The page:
The physician as gatekeeper: Determinants of physicians’ hospitalization rates

Roger A. Rosenblatt, Ira S. Moscovice

Research output: Contribution to journalArticlepeer-review

35 Scopus citations


The authors studied differences in the rate of hospitalization of a random sample of all general and family practitioners in the state of Washington. The study was designed to identify nonmedical factors that affect the rate at which physicians hospitalize ambulatory patients. They found that the hospitalization rate varied greatly among physicians and that this rate appeared to be sensitive to nonmedical factors. The following independent variables were significantly associated with higher rates of hospitalization while controlling for other factors: Low hospital occupancy rates, low per capita income in the county, group practice, a broader scope of outpatient practice, and a busier outpatient practice. They conclude that physicians are sensitive to a range of nonmedical factors in their decision to utilize hospital resources. These findings suggest that a substantial proportion of all hospitalizations are discretionary, and that changes in practice organization or hospital occupancy rates will affect the rate of hospital use.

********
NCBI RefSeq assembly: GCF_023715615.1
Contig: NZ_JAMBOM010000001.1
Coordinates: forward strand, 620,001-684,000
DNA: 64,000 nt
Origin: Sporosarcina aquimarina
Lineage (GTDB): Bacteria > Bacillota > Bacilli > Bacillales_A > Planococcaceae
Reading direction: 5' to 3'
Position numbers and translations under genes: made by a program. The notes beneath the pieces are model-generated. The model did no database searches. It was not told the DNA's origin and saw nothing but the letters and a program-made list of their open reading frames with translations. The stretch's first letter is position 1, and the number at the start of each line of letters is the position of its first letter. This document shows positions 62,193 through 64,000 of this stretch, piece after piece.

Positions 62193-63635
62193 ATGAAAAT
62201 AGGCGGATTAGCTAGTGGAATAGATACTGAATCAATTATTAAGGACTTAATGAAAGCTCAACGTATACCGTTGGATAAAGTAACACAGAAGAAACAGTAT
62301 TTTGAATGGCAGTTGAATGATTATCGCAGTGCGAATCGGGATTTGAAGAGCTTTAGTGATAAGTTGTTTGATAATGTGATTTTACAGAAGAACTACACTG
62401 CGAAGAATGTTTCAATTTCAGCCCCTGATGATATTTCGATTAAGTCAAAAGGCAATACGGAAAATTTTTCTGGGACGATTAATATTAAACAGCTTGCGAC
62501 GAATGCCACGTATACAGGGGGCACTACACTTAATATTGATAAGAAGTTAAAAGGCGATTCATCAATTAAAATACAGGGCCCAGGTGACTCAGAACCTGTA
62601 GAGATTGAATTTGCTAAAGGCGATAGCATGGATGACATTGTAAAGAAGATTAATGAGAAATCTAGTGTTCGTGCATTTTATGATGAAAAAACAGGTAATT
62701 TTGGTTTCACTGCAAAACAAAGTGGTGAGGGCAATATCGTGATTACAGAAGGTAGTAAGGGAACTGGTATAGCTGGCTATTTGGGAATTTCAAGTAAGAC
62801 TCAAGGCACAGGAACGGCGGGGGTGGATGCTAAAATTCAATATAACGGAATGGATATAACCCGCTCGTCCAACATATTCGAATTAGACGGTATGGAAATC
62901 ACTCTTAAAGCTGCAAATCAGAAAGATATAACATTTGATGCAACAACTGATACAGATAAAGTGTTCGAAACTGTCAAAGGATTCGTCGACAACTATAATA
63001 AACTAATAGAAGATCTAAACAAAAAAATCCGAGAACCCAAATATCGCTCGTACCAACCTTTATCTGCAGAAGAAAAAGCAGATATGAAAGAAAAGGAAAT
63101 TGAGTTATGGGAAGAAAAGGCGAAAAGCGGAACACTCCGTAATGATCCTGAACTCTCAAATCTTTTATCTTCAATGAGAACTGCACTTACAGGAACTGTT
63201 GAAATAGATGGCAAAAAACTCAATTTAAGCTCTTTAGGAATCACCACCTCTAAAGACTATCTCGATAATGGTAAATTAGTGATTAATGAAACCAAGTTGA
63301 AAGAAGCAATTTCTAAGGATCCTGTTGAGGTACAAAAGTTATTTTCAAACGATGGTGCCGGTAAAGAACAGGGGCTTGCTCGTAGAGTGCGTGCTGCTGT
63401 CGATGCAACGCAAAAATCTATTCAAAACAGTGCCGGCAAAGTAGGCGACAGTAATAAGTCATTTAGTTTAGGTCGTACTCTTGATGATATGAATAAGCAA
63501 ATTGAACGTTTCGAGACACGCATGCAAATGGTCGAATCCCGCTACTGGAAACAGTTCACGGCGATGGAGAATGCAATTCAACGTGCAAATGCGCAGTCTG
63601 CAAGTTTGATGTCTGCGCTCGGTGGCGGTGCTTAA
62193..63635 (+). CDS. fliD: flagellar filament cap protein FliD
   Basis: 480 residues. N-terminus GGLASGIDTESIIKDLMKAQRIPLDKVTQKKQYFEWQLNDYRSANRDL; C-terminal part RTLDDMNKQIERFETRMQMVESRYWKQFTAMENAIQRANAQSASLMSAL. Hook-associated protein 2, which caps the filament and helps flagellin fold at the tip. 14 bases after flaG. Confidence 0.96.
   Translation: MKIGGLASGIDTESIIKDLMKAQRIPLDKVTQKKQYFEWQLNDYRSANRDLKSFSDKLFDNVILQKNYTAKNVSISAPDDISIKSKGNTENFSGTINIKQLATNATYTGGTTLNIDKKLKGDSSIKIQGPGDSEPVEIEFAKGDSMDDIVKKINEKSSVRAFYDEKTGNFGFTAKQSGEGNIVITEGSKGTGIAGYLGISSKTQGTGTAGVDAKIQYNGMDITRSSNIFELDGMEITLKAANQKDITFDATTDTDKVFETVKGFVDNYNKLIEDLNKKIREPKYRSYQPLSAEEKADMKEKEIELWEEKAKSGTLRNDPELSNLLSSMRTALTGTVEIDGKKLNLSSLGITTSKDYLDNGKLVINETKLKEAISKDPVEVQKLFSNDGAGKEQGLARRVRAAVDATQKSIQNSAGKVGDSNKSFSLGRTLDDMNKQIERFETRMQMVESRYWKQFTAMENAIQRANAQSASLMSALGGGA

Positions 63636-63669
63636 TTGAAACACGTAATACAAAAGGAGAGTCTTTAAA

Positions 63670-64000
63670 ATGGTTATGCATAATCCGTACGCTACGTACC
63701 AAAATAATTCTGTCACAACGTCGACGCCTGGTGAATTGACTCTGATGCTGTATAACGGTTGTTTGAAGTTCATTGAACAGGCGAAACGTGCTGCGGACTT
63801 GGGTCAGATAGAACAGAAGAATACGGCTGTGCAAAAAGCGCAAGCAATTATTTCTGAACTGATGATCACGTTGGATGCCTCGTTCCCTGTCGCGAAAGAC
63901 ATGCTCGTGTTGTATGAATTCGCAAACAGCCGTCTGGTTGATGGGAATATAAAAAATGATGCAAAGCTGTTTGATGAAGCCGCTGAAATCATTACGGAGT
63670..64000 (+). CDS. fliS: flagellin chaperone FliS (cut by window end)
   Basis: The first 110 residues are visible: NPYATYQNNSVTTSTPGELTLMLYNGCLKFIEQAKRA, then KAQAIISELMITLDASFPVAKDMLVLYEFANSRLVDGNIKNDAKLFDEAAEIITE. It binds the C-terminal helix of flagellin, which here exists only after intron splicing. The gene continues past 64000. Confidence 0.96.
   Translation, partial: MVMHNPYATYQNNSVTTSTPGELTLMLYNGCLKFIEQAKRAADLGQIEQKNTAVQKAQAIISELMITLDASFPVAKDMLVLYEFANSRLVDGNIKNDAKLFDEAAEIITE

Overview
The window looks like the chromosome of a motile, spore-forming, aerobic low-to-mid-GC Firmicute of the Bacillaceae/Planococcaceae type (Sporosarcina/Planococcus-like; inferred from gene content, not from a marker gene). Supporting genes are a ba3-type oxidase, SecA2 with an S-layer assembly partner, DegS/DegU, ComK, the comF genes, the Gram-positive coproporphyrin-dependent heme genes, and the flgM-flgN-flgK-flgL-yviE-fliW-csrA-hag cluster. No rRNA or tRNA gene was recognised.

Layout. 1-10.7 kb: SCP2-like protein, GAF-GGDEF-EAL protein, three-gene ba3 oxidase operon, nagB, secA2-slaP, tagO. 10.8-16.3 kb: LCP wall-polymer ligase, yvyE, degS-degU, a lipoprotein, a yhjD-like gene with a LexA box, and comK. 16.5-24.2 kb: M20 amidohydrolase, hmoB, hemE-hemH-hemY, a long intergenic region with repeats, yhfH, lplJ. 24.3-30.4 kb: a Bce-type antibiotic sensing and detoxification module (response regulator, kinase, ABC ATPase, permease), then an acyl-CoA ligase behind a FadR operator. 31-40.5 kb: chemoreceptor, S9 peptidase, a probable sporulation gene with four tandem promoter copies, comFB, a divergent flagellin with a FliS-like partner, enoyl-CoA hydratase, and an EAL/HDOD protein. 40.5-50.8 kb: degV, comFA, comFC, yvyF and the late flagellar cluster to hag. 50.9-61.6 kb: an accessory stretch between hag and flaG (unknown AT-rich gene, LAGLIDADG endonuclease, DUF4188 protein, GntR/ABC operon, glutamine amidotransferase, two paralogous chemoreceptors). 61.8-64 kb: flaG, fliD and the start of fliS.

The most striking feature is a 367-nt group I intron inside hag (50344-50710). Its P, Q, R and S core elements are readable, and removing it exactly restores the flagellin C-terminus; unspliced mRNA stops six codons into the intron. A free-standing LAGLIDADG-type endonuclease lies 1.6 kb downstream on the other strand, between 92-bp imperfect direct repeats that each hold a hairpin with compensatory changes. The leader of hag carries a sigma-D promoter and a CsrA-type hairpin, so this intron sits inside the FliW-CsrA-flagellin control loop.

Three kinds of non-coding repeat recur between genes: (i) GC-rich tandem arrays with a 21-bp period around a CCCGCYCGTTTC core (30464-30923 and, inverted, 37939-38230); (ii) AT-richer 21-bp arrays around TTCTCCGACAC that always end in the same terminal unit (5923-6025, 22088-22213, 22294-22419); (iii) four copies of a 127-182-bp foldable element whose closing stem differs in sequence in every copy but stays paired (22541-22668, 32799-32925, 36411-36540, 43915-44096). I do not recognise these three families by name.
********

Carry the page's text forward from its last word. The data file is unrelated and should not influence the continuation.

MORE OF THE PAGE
Original languageEnglish (US)
Pages (from-to)150-159
Number of pages10
JournalMedical care
Issue number2
StatePublished - Feb 1984


  • Family practitioners
  • Group practice
  • Hospital occupancy rates
  • Hospitalization
  • Hospitalization rates
  • Outpatient medical practice
  • Physician decision making


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